Seven Financial Gifting Tips for Year-End: Consortium of Financial Advisors Comes Together to Provide Gifting Strategies that Can Also Have Big Tax Benefits

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As we prepare to say goodbye to 2007 and hello to 2008, there are often two things on people's mind: holiday gifts and tax planning. According to David Kaiser, a Denver-based financial professional and founder of Pinnacor Financial Group (http://www.pinnacorfinancial.com), the two goals can often be achieved simultaneously. Kaiser and six colleagues from Securities America have come together to provide consumers with options for giving holiday gifts and saving money on taxes.

As we prepare to say goodbye to 2007 and hello to 2008, there are often two things on people's mind: holiday gifts and tax planning. According to David Kaiser, a Denver-based financial professional and founder of Pinnacor Financial Group (http://www.pinnacorfinancial.com), the two goals can often be achieved simultaneously. Kaiser and six colleagues from Securities America have come together to provide consumers with options for giving holiday gifts and saving money on taxes.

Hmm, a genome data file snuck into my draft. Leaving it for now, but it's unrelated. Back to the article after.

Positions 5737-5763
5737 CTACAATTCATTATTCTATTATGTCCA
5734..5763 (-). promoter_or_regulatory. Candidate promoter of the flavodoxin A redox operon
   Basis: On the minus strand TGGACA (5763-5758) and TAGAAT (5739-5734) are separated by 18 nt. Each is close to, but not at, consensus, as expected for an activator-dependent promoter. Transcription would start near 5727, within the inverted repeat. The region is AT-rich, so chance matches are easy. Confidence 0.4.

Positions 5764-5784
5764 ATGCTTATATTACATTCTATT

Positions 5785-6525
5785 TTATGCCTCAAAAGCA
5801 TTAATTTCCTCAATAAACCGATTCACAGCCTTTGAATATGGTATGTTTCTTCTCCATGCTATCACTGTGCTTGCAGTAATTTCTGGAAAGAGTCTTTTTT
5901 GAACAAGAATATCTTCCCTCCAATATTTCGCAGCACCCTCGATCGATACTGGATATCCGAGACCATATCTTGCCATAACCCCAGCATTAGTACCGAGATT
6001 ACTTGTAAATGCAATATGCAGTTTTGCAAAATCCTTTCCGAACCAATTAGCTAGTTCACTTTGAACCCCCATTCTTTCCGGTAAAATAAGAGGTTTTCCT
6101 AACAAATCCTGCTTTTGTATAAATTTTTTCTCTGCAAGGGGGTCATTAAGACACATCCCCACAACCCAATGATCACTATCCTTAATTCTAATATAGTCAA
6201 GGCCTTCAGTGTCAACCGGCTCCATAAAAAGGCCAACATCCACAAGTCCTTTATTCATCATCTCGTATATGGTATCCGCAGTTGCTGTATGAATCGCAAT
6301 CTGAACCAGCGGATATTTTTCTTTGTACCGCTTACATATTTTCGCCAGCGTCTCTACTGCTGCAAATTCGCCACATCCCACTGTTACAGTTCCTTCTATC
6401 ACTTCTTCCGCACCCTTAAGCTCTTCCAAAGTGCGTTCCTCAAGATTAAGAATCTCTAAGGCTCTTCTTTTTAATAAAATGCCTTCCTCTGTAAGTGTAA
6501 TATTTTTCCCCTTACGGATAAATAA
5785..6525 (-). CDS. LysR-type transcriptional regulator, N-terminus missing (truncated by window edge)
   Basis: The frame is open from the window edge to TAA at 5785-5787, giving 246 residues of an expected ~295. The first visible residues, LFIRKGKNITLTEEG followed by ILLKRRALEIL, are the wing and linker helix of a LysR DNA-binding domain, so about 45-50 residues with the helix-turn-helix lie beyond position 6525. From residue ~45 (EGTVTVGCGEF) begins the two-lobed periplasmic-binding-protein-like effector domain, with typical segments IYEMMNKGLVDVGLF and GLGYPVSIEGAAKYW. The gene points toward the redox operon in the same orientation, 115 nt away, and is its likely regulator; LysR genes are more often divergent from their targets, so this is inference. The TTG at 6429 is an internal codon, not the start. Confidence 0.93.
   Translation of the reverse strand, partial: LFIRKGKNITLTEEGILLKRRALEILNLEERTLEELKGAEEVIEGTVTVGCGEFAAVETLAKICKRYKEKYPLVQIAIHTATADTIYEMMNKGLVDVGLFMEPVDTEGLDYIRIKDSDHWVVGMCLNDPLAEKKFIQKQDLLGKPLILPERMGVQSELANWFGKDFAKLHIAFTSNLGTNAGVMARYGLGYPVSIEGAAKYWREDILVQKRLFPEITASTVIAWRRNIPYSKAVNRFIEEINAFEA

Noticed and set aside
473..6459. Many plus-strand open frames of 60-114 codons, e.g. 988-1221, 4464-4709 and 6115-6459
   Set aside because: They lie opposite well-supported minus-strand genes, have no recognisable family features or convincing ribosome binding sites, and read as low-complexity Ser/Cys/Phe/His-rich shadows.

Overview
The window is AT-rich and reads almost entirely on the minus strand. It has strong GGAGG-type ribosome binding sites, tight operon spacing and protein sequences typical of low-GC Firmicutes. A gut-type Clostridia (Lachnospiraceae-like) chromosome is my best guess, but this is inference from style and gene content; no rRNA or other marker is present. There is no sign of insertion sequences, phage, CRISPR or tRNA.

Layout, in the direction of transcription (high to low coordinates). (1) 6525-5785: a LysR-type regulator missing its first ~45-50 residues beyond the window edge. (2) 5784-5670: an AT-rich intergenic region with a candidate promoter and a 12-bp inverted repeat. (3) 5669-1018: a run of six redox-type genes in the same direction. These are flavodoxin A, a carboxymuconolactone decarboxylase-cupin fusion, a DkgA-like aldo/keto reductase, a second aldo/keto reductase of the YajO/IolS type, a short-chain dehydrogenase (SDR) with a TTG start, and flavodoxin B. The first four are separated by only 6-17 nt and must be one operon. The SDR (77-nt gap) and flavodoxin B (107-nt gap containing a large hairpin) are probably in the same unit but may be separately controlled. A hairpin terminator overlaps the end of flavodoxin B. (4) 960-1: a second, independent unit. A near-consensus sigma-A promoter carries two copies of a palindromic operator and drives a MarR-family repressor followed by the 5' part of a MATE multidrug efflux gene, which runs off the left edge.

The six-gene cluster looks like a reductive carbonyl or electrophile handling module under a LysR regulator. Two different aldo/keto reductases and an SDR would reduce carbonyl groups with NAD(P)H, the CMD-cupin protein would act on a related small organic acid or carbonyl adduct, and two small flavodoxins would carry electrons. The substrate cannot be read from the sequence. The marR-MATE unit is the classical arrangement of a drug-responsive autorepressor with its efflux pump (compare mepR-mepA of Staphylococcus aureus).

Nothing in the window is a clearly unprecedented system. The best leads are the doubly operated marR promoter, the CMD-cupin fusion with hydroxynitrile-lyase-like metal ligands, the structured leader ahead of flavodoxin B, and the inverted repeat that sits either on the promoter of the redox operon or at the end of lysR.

The end of the year is filled with stress as people struggle to meet the social and philanthropic demands of the season, search for the perfect holiday gifts, and worry about the fiscal ramifications of the past year. "But by giving financial gifts, the stresses of gift giving and tax planning can be lessened," says Kaiser.

Here are seven financial gifting and tax planning tips to help reduce stress and taxes for the gift givers - while increasing wealth and financial security for those fortunate enough to be on the receiving end.

Tip #1 -- Transferring Wealth through IRAs
Dave Kaiser, Pinnacor Financial Group, Inc., Denver, CO